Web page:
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IICSA published its final Report in October 2022. This website was last updated in January 2023.

IICSA Independent Inquiry into Child Sexual Abuse

Child sexual exploitation by organised networks investigation report


D.2: Children in care

2. In England, as at 31 March 2020, there were 80,010 children in care.[1] Of those children, 39 percent were aged 10 to 15 and 24 percent were 16 or over; 13 percent lived in children’s homes, secure units or semi-independent placements.[2] In Wales, on the same date, there were 7,170 children in care. Of those children, 37 percent were aged 10 to 15 and 15 percent were 16 or over; 7 percent lived in residential settings.[3]

3. Children in care are some of the most vulnerable children in society, due to both the experiences and situations that lead to them being placed in care and certain factors associated with being in care, such as going missing from care and being placed a long way from home.[4] In England in the year to March 2018, child sexual exploitation was identified in 3,160 assessments for children in care.[5] This equates to 16 percent of all the assessments which identified child sexual exploitation.[6]

4. Teenagers in care are more likely to require specialist or intensive support. They are 50 percent more likely (compared to children in care aged under 13) to have a statement of special educational needs (SEN) or an education, health and care plan (EHCP) and are 10 times more likely to have been attending a pupil referral unit (PRU).[7] Compared to younger children, teenagers in care are six times more likely to be victims of sexual exploitation.[8] Twelve percent of children in care aged 13 and over had sexual exploitation identified in their assessments.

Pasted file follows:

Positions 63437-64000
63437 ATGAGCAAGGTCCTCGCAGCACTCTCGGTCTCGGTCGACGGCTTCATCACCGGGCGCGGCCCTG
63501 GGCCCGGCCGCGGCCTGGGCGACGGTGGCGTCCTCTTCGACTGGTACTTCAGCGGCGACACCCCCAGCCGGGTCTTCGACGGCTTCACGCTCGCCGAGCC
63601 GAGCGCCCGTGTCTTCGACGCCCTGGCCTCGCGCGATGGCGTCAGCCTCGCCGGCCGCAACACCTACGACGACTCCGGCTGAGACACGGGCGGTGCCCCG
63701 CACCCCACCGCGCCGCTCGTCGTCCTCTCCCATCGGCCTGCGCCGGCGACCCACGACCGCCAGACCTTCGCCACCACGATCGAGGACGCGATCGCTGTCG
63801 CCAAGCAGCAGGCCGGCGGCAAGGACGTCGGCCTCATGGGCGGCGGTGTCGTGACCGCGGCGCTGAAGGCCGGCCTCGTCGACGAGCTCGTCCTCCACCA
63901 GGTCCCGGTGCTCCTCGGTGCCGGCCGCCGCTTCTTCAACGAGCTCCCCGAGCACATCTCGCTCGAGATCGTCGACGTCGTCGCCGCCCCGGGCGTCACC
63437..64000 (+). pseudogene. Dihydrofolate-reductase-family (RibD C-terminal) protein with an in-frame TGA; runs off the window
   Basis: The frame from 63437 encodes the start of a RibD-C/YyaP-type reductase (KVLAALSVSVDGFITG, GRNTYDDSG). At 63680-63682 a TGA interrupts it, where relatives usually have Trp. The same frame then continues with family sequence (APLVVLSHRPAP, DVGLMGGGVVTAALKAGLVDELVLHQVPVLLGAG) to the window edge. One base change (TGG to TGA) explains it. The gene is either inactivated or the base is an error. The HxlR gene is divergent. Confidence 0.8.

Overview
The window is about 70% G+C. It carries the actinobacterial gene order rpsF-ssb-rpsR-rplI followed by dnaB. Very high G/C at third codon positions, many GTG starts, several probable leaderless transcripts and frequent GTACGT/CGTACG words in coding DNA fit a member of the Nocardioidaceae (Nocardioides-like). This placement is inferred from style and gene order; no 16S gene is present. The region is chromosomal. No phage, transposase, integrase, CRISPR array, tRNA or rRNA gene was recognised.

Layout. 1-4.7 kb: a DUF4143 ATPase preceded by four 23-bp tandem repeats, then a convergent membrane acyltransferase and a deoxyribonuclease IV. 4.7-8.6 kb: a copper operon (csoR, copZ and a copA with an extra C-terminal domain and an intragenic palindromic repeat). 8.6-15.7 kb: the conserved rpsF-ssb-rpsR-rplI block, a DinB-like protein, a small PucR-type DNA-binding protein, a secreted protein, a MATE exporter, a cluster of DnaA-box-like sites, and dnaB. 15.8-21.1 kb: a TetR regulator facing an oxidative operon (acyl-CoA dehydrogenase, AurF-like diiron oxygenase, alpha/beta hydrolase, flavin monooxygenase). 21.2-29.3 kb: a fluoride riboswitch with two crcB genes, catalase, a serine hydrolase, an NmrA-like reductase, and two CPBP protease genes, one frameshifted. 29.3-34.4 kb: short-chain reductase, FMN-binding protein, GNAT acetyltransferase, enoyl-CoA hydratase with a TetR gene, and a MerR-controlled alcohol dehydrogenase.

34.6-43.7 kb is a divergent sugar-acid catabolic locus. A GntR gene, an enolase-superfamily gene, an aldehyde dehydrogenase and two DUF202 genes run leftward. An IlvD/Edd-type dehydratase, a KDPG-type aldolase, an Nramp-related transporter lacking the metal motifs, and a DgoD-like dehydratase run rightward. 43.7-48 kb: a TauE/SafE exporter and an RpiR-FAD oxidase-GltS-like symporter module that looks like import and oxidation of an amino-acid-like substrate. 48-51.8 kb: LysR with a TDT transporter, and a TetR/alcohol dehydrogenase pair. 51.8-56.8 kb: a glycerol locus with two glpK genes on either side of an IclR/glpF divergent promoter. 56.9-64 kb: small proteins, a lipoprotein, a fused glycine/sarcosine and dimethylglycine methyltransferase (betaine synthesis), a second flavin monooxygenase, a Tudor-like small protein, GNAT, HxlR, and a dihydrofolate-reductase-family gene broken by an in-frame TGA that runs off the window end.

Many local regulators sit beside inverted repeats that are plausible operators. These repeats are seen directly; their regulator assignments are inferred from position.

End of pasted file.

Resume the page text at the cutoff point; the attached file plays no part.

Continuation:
5. A carefully chosen placement that meets the child’s particular needs can reduce the risk of sexual exploitation. However, some perpetrators of sexual exploitation deliberately target children in residential care. Staff cannot protect children in their care from every risk. Agencies must be realistic about what staff can do, while acknowledging and addressing failures. It is crucial that staff and other carers receive appropriate training, including in adopting trauma-informed approaches.[9]

6. The Inquiry sought information from the local authorities in the case study areas about the extent to which sexual exploitation harm and risks were recorded for children in their care. We were told that:

  • in 2018/19, 11 children in care in Durham were identified as at risk of sexual exploitation[10] (as an indication, there were 840 children in care in its area in March 2019);